SLS is not a rocket that will be reusable, like the one Jeff Bezos’ Blue Origin just landed for the second time in a row. It is not a system like the one that Elon Musk’s SpaceX contracts out to NASA for ferrying supplies to the International Space Station. Instead, the SLS has one customer and one mission: to take Americans into deep space.

The goal is Mars. The program will cost billions.

Read more at: NBC News

SLS Engines Prepare for Stennis Tests – AR Affordability Focus for New RS-25s

RS-25 Engine 2059 – a veteran of five Shuttle missions – is scheduled to begin static fire testing at the end of February, initiating a test series on the engines that will be tasked with launching the Space Launch System (SLS). Meanwhile, Aerojet Rocketdyne explained some of the cost saving processes for the new expendable RS-25s that will fly with SLS in the second half of the 2020s.

A long series of initial RS-25 static fires were conducted at the Stennis Space Center during 2015, with testing resumed with the use of the development engine ME-0525 hosted in the A-1 test stand at Stennis.

Read more at: NASA Spaceflight

ESA Ousts Airbus as Space Station Prime, Appoints Itself Instead

The European Space Agency has dismissed Airbus Defence and Space as prime contractor for operations of Europe’s share of the International Space Station, opting to perform much of the Airbus work itself, European government and industry official said.

The decision, which reverses more than a decade-long trend of commercializing space station functions, was made following ESA assurances that it could do much of what Airbus has done without adding personnel or incurring other costs, officials said.

Read more at: Space News

Massive Space Telescope is Finally Coming Together

This week, NASA is set to reach a milestone on one of its most ambitious projects. If all goes to plan, workers will finish assembling the huge mirror of the James Webb Space Telescope — an $8 billion successor to the famous Hubble telescope.

“So far, everything — knock on wood — is going quite well,” says Bill Ochs, the telescope’s project manager at Goddard Space Flight Center in Maryland.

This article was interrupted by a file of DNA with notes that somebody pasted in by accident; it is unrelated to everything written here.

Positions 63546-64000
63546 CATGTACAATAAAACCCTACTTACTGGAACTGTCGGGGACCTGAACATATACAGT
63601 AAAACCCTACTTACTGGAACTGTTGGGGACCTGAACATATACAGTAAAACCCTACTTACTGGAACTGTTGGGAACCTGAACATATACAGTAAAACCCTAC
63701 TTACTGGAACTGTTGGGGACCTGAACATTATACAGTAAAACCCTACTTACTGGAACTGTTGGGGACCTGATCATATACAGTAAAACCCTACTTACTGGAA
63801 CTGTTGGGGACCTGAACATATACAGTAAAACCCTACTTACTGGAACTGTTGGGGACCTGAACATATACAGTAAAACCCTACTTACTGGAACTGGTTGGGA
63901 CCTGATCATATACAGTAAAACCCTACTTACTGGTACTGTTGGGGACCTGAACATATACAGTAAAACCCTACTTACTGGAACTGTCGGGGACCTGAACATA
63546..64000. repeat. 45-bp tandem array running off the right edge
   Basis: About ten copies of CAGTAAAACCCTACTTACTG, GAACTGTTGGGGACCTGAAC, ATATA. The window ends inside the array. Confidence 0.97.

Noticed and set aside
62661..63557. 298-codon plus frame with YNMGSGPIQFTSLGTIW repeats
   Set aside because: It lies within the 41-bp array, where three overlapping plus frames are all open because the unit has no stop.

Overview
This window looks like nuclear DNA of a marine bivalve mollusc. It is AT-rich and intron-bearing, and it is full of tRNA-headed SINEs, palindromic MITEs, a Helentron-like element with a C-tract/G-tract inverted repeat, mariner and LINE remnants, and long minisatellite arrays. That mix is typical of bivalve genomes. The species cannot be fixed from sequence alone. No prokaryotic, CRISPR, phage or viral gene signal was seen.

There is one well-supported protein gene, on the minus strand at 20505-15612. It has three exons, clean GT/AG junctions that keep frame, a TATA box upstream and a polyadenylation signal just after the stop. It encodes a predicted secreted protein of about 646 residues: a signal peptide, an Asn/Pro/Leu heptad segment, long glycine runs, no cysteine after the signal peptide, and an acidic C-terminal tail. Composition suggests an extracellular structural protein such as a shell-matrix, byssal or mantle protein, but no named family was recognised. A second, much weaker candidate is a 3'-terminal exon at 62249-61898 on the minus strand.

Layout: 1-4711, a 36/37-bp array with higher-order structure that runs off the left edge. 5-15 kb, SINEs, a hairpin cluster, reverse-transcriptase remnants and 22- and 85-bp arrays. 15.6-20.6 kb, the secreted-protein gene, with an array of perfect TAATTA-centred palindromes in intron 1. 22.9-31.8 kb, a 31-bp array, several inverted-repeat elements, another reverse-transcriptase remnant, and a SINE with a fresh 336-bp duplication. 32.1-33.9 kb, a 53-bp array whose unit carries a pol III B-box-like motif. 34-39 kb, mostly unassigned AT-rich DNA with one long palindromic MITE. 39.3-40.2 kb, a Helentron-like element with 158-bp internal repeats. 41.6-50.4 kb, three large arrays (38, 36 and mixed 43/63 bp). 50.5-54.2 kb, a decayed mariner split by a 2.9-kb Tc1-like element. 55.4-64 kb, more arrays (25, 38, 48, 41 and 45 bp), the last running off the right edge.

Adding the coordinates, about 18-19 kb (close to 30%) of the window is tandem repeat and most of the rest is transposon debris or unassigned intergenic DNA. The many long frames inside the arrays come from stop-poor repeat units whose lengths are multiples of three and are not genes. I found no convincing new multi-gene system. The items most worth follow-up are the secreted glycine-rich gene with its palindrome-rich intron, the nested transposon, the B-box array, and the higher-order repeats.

The massive mirror is being built in a facility that’s essentially a giant, ultra-clean gymnasium. NPR can’t go inside for risk of contamination, but I meet crew chief Dave Sime at an observation deck where we can see the mirror below. Sime works for the contractor Harris Corp., and he’s normally in there assembling it. When he is, he has to wear a white suit that covers every inch of his body.

Read more at: NPR

Russia Warns of Space Junkyard War

Hundreds of thousands of pieces of debris floating around in Earth’s orbit, known as “Space junk”, could propel the world into serious conflict, Russian scientists have warned.

“This stuff represents a “special political danger” and “may provoke political or even armed conflict between space-faring nations,” explains Vitaly Adushkin of the Russian Academy of Sciences in the journal Astra Astronautica.

Space junk consists of discarded and leftover fragments of man-made objects, such as spent rockets, old satellites, and broken pieces from collisions. It is estimated that there are millions of such fragments, and over 500,000 that are so small they cannot be detected.

Nasa warns, that because these objects are travelling at speeds upto 17,500 mph (28,000 kmph), the minutest fragment has the potential to cause serious damage. “Even tiny paint flecks can damage a spacecraft when travelling at these velocities” said a Nasa spokesperson.

Read more at: Bricplus News

Space Development Program a Blackhole for Public Funds

Last Nov. 24, Mitsubishi Heavy Industries Ltd. successfully launched an H-IIA F-29 rocket carrying a Canadian communications satellite, marking Japan’s first entry into the commercial satellite market.

More good space-related news came on Dec. 11, when astronaut Kimiya Yui of the Japan Aerospace Exploration Agency (JAXA) returned from a five-month stay on the International Space Station (ISS).

Although these developments led many to dream of a bright future for Japan’s space program, an insider in the governing Liberal Democratic Party is more cautious. He says Japan’s space development is in fact a “public works project disguised as science and technology,” and that the future of Japanese-made rockets is by no means bright.

Read more at: Japan Times

The Unfortunate Provincialism of the Space Resources Act

A glance at a globe reveals the geographical modesty of the United States. Although the United States’ influence in world affairs is significant relative to its area on a map, it shares the planet with 195 other countries and, with the ascendency of China and India, may see its power diluted over the coming decades. The narrow-mindedness of the Space Resource Exploration and Utilization Act of 2015 (a subset of the US Commercial Space Launch Competitiveness Act )1 is reflected in its exclusion of non-US citizens and companies from extraterrestrial resource rights.

The most likely commercial activity beyond Earth orbit in the near future is the mining of asteroids: Deep Space Industries and Planetary Resources (both American companies) have already announced their intentions to do so.2 So long as commercial parties voluntarily stay out of each others’ ways with their asteroid mineral extraction enterprises, property rights in the minerals will go unchallenged.

Read more at: Space Review